Once Colonia Roma was aristocratic, but lately it has fallen on hard times. In the 1950s it had already gone euphorically middle class and was starting to become a hub of commerce and activity as wealthier...

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San Juan de Letrán

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pp. 206-209

Neither the 'sad and super-vulgar bourgeois' nor the 'airhead chicks with their candies and Yankee movies' nor the 'ice-cream youth with garbage filling' of Efraín Huerta's poem are to be spotted nowadays...

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pp. 210-221

The streets of downtown Mexico City—and their chaotic jumble of people from all walks of life—provide the setting for most of Francis Alÿs's performance pieces. Ambulantes (1995-2001) focuses on the hurdles...

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pp. 222-226

The Cuauhtémoc District, like the rest of Mexico City's district boundaries, was a brain wave of President Luis Écheverría that our city hardly deserved. It was drawn with an arbitrary stroke of a highlighter...

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“Who’s There?”

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pp. 227-229

Many years ago, we lived in a four-apartment house on Avenida Chapultepec. The entrance was virtually impregnable. There were two identical cast-iron gates: the one on the right opened onto a little staircase...

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Klaxons and the Man

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pp. 230-234

At a gathering one day, the conversation turned to an individual who was not present. A certain charitable woman reprimanded a friend of mine, "How can you say you don't like him, when you don't even know...

7 The Earthquake

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The Earthquake

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pp. 237-246

It started out like a normal day, says Elia Palacios Cano. My husband woke up before me; he had a business breakfast at eight. Then I got up and went into my daughter's room. I took out her school uniform, laid it...

8 Maids

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Maids I

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pp. 249-250

I love maids because they're unreal, because they leave, because they don't follow orders, because they embody the last vestiges of unstructured labor and they lack insurance and benefits; because they arrive like ghosts of a lost race, they enter other people's homes, they snoop,...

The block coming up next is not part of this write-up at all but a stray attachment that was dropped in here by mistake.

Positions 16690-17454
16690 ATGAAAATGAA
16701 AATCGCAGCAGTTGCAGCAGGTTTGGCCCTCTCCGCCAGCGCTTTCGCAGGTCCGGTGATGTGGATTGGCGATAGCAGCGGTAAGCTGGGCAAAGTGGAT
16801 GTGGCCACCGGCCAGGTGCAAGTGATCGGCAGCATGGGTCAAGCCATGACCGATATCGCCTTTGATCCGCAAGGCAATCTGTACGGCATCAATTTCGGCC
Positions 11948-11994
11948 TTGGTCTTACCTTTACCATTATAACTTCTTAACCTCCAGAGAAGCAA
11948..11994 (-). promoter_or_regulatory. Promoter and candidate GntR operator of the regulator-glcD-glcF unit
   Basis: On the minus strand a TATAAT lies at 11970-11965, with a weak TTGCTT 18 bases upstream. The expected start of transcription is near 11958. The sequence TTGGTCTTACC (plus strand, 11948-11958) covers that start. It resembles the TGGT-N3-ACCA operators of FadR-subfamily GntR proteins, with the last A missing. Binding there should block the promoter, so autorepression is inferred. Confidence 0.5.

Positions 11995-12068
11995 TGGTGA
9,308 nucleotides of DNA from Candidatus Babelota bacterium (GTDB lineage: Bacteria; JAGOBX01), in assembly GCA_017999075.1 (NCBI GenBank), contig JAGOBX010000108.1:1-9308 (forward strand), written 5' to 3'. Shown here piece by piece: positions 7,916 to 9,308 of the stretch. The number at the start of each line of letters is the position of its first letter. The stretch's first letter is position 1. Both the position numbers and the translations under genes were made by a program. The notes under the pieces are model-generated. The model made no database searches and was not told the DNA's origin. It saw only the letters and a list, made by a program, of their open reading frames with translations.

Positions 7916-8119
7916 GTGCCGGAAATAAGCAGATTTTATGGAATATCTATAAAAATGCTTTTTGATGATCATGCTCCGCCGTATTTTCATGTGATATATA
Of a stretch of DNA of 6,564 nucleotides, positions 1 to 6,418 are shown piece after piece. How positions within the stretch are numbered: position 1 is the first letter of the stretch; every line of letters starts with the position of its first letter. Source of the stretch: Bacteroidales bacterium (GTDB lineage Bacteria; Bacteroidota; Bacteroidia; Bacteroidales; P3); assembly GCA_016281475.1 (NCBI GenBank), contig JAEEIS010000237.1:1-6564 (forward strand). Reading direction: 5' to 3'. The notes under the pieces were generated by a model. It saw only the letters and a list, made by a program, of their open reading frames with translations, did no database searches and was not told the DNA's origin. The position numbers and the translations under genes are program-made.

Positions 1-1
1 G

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Maids II

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pp. 251-255

There is no starker contrast in a typical Mexican home than that between the main bedroom and the room assigned to the servant, domestic worker, house help, or simply—as she's called by employers with...

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Chapultepec and the Maids

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pp. 256-260

The figures, the stubborn figures tell us so: neither crime, nor clouds of beggars and knickknack vendors, nor the pollution, nor the filthy dumps that formerly celebrated areas have become, are enough to discourage provincial tourists from coming to Mexico...

9 Corruption and Bureaucracy

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Trimmins for the Comanche

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pp. 263-265

Duty Officer: Take off your hat, this is the attorney general's office. Citzen: Uh, sorry, yes, sir. Attorney: If you'll allow me, officer, my client's a little jumpy. If you'd just let me explain...

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In the Same Boat

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pp. 266-269

What Rockefeller said about all of us being "in the same boat" is partly true, partly false, because there's a world of difference between being the captain on the bridge and serving as the stoker in the engine room. Yet...

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The University

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pp. 270-288

The National University of Mexico (UNAM) is the largest university in the world, with more than 250,000 students and almost 30,000 professors. 1 Between April 1999 and February 2000, the university students...

10 The Margins

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pp. 291-308

Garbage has become an obsession for the inhabitants of Mexico City, spawning any number of fantastic stories, all of them true. There is, for example, the story of the open-air garbage dumps that spontaneously...

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pp. 309-326

One day in the spring of 2000 the corpse of a young punk arrived at the morgue in Mexico City, another casualty in the endless war of drug trafficking and gangsterism that pervades the slums of the biggest megalopolis in the Western Hemisphere. Peacefully resting on the stainless steel...


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pp. 327-330


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pp. 331-336

Index of Mexico City Streets

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pp. 337-340

General Index

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pp. 341-346

E-ISBN-13: 9780299197131
Print-ISBN-13: 9780299197148

Publication Year: 2004